If you have ever been unemployed, you might not just have felt invisible. You actually might not have been counted.

That’s because the government doesn’t include everyone without a job in the unemployment rate. The traditional unemployment rate is a complicated, multi-factor calculation to estimate the percentage of people looking for work.

A simpler, more straightforward measure is the percentage of people age 25 to 64 who are not in the workforce. It includes adult students, homemakers, early retirees, and other people not working by choice, and it also includes those such as the long-term unemployed who are likely excluded by the standard unemployment rate.

Here’s a look at what the broader measure of unemployed people looks like in the Bay Area.1. Solano — 24.58%2. Sonoma — 21.22%3. Contra Costa — 21.19%4. Alameda — 19.97%5. Marin — 19.66%6. Santa Clara — 19.21%7. Napa — 18.13% 8. San Mateo — 16.82%9. San Francisco — 16.54%[bar color=”Accent-Color” title=”1. Solano” percent=”24.58″][bar color=”Extra-Color-1″ title=”2. Sonoma” percent=”21.22″][bar color=”Accent-Color” title=”3. Contra Costa” percent=”21.19″][bar color=”Extra-Color-1″ title=”4. Alameda” percent=”19.97″][bar color=”Accent-Color” title=”5. Marin” percent=”19.66″][bar color=”Extra-Color-1″ title=”6. Santa Clara” percent=”19.21″][bar color=”Accent-Color” title=”7. Napa” percent=”18.13″][bar color=”Extra-Color-1″ title=”8. San Mateo” percent=”16.82″][bar color=”Accent-Color” title=”9. San Francisco” percent=”16.54″]A high rate, like Sonoma County’s, can be a sign of chronic unemployment. An especially low rate, like San Francisco’s, can indicate that more people in each household must work to make ends meet.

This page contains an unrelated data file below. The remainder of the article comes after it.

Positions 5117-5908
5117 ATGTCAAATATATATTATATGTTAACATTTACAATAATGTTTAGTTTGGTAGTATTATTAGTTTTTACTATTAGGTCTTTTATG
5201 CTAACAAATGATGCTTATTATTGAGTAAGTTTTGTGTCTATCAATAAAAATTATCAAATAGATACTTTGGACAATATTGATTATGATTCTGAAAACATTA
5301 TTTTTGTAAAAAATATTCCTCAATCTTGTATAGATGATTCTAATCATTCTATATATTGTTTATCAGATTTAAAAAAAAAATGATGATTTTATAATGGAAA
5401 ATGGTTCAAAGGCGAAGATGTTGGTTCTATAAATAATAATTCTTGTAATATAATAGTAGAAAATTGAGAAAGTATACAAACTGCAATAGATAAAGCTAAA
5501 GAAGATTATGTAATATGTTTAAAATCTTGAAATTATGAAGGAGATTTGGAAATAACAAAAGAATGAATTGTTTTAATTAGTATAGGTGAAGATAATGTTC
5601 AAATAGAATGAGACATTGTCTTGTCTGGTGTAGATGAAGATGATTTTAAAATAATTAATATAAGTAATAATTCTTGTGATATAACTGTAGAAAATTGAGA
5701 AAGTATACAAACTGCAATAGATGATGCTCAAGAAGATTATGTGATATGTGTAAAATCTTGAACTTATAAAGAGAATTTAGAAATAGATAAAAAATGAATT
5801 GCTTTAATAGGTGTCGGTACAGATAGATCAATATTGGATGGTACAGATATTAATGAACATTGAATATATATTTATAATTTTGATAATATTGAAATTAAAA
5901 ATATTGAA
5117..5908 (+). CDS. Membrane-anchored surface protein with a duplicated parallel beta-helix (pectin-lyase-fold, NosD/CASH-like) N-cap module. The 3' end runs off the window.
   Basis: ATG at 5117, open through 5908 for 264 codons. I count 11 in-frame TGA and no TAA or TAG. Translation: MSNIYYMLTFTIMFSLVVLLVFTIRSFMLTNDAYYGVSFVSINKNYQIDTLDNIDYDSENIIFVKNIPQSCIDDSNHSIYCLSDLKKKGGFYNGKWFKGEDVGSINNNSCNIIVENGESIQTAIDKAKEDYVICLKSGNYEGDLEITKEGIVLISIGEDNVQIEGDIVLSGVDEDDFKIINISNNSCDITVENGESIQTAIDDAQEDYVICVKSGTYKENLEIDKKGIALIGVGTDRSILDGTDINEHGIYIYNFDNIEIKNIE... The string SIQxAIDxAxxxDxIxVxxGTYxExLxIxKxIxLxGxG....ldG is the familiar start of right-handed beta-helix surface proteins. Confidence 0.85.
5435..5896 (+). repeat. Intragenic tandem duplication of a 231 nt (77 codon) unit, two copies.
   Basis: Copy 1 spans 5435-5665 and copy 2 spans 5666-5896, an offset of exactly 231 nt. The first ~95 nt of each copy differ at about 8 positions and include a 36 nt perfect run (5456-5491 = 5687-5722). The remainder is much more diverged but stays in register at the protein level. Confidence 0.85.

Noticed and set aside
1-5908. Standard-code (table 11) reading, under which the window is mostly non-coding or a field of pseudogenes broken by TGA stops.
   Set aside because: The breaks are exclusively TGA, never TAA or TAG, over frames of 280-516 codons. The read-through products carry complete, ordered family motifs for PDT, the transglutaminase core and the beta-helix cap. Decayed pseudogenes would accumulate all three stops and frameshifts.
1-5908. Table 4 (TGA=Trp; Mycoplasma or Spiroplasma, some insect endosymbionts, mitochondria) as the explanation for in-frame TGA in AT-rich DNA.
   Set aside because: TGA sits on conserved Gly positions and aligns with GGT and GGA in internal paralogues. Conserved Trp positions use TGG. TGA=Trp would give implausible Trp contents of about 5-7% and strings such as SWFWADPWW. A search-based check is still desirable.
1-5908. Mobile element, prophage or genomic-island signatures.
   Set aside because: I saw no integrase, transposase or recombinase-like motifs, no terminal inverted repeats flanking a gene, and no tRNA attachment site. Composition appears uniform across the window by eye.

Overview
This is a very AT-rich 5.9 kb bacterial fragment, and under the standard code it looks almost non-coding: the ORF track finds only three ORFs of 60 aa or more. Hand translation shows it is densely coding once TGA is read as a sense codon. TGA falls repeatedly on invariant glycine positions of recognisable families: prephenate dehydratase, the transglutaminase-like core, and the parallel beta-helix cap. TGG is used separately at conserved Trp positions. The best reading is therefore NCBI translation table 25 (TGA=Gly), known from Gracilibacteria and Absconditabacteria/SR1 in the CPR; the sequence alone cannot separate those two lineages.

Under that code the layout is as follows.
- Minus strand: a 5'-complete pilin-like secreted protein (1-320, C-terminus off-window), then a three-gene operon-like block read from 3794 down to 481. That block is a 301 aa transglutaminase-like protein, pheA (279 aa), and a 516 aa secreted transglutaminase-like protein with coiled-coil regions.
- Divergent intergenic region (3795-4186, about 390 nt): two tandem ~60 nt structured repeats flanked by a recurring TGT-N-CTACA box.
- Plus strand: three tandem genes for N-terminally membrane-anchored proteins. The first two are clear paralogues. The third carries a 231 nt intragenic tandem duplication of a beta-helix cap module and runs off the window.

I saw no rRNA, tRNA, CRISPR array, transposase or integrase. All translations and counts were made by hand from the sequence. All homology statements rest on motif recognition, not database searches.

Source: U.S. Census Bureau ACS table S2301